I agree with J.T on so many things, but not on this. Kenny has just as much right to name the library after Tisdale than Ill Weill and Barrett does of Douglas. If Douglas hasn't done anything worth mentioning in 40 years why name anything after her. After alll, she's a writer and knows intimately about the evils of Mississippi. I question how dedicated or even interested she was at changing the image and conditions of Mississippi and Mississippians. This shallow mentioning of a book she wrote 40 years ago is a pathetic attempt to give her worth and standing that is non-existent or accidental, to say the least. For me personally, you gotta show me more than that. I disagree that Kenny was trying to be divisive. Tisdale spoke out against racism more vehemently than ayone else I knew of for years when he could have said y'all go to hell and gone after the money. Sure, he tried to Brown-Society a few people for actions he disagreed with. Some of the crticisms was justified and well-placed. Some of it wasn't, no doubt. All and all, I rather name something after Tisdale than Trent Lott, Ross Barnett, Jim Eastland, even Thad Cochran, than known racists with a long record to prove it. Personally, I say Weill and Barrett are the ones being divisive here. Didn't Kenny follow the rules in place. Kenny won and many are crying wolf because things didn't go their way. With this said, I'm not against naming a library after Douglas. How about the next one? I like writers. I'm even an avid reader, believe it or not!

Author
Walt
Date
2009-11-03T17:34:38-06:00
ID
153033
Comment

I understand there are frost warnings in hell, J.T. ;) I'll still call it Northside, regardless.

Author
Ironghost
Date
2009-11-03T17:46:27-06:00
ID
153036
Comment

I know you will, Ironghost, and I bet you would object to naming the reservoir after Medgar Evers or Bob Moses instead of Ross "the boss" Barnett. I understand there are many who disagrees with me. I accept it kindly or warmly, without any hard feelings whatsoever.

Author
Walt
Date
2009-11-03T17:55:36-06:00
ID
153037
Comment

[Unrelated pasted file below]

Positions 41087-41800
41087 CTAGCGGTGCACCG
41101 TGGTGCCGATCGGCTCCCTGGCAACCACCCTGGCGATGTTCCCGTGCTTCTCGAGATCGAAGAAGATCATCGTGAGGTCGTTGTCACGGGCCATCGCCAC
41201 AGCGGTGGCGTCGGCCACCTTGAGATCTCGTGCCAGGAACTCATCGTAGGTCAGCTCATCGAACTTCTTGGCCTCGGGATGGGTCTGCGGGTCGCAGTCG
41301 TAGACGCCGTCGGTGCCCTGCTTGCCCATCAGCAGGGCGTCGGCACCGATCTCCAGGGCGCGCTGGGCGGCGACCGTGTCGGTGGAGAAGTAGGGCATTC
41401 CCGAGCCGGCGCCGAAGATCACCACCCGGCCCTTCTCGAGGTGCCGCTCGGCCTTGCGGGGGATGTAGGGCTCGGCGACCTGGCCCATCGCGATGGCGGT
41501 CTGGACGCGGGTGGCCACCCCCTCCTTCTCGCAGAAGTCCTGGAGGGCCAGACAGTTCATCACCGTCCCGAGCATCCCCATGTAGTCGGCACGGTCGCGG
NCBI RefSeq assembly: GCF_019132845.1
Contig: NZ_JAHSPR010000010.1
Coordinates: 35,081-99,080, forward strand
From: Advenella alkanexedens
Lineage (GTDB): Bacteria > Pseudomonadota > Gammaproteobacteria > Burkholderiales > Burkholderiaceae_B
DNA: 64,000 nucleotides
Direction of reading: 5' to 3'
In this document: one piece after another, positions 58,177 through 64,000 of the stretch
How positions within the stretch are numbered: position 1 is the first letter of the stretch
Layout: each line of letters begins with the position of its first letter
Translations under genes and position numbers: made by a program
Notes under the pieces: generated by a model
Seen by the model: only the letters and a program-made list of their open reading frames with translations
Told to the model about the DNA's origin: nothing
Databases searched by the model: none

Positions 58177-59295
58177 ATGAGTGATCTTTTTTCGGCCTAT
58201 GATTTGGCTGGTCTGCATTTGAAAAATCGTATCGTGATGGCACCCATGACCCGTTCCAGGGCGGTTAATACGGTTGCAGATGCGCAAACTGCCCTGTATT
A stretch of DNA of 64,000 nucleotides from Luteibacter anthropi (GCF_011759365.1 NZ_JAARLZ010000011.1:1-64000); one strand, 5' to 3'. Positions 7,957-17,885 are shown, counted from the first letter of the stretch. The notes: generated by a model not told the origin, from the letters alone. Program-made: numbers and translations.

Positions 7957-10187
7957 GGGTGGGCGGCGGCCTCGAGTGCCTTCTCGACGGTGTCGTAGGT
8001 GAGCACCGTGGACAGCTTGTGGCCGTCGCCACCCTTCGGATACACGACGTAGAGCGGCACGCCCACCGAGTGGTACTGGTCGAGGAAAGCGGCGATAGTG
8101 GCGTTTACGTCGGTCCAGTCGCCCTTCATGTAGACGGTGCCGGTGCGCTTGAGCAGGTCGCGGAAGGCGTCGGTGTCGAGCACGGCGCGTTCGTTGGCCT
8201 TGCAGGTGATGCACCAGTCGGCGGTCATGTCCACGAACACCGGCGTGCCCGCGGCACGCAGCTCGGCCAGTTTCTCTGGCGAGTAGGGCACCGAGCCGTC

If Kenny is pushing hate by his standard of conduct here, and as as usual, Ironghost, what is your political party pushing by theirs of the last score or so? What is Rush, Sean, Anne, Michelle, Bill and Foxx pushing? Kenny, like me knows that unless he tries to please, placate and otherwise suck up to certain kinds of people (not all bad, and as a fact many are very good), he's likely to be called callously divisive at best, and worse a racist. I certainly don't put J. T. in this catergory of shallow individual who callously label people. Her thoughtful and considerate comments and opinions can stand on their own. Needless to say, I don't understand Ironghost. Never have and never will, I suppose. I wish I knew what motivates him, and I certainly hope it's not what it looks like to me.

Author
Walt
Date
2009-11-03T18:05:53-06:00
ID
153038
Comment

I hear you, Walt. Let me clarify: I have no horse in the race for who the library was named after. I don't care who it is named for. What I think is important is having books in the library and making it available to all of us. My point is that something so mundance that could be so positive for everybody (naming a library) turned out to be a huge dramatic issue. Which is so Stokes. And,the library is not even in his ward. **** And, Ironhost, my toes are freezing. :) :) Cold air in here is something I'm not used to.

Author
J.T.
Date
2009-11-03T18:09:17-06:00
ID
153042
Comment

I'm very easy to understand, as long as you take off the democratic glasses Walt. :) You want to rename the Rez? Fine. Come up with something the state would agree on and we'll be in business. :D I bet you won't get past that requirement, however.

Author
Ironghost
Date
2009-11-03T20:17:36-06:00
ID
153046
Comment

AMEN, Walt!!!!!!!!!!

Author
Queen601
Date
2009-11-04T08:55:55-06:00
ID
153047
Comment

I have no problem with the renaming. I agree with Walt. If we have a problem with the "Tisdale library", then let's rename our city. After all isn't our namesake "the father of Indian Removal" and an individual who owned a plantation called the Hermitage? Then let's be honest most counties, cities, and towns that do not have nature names or Native American names are named after segregationlists, chauvanists, racists, and bigots. I find it interesting that Tisdale raises such excitement; however, the other names don't matter.

Author
Powerman
Date
2009-11-04T09:22:21-06:00
ID
153048
Comment

Then let's be honest most counties, cities, and towns that do not have nature names or Native American names are named after segregationlists, chauvanists, racists, and bigots. I find it interesting that Tisdale raises such excitement; however, the other names don't matter. Powerman: I don't think it's fair to say those other names don't matter -- Tisdale's happens to be in the news because it's something that actively being named right now, ergo, people are discussing it. It's like saying we shouldn't discuss health care reform right now because the Clean Skies Act needs to be reworked. I personally would LOVE to see the city and state look into renaming a few things like the Rez (I like to call it the "Welty Reservoir" just to see people react).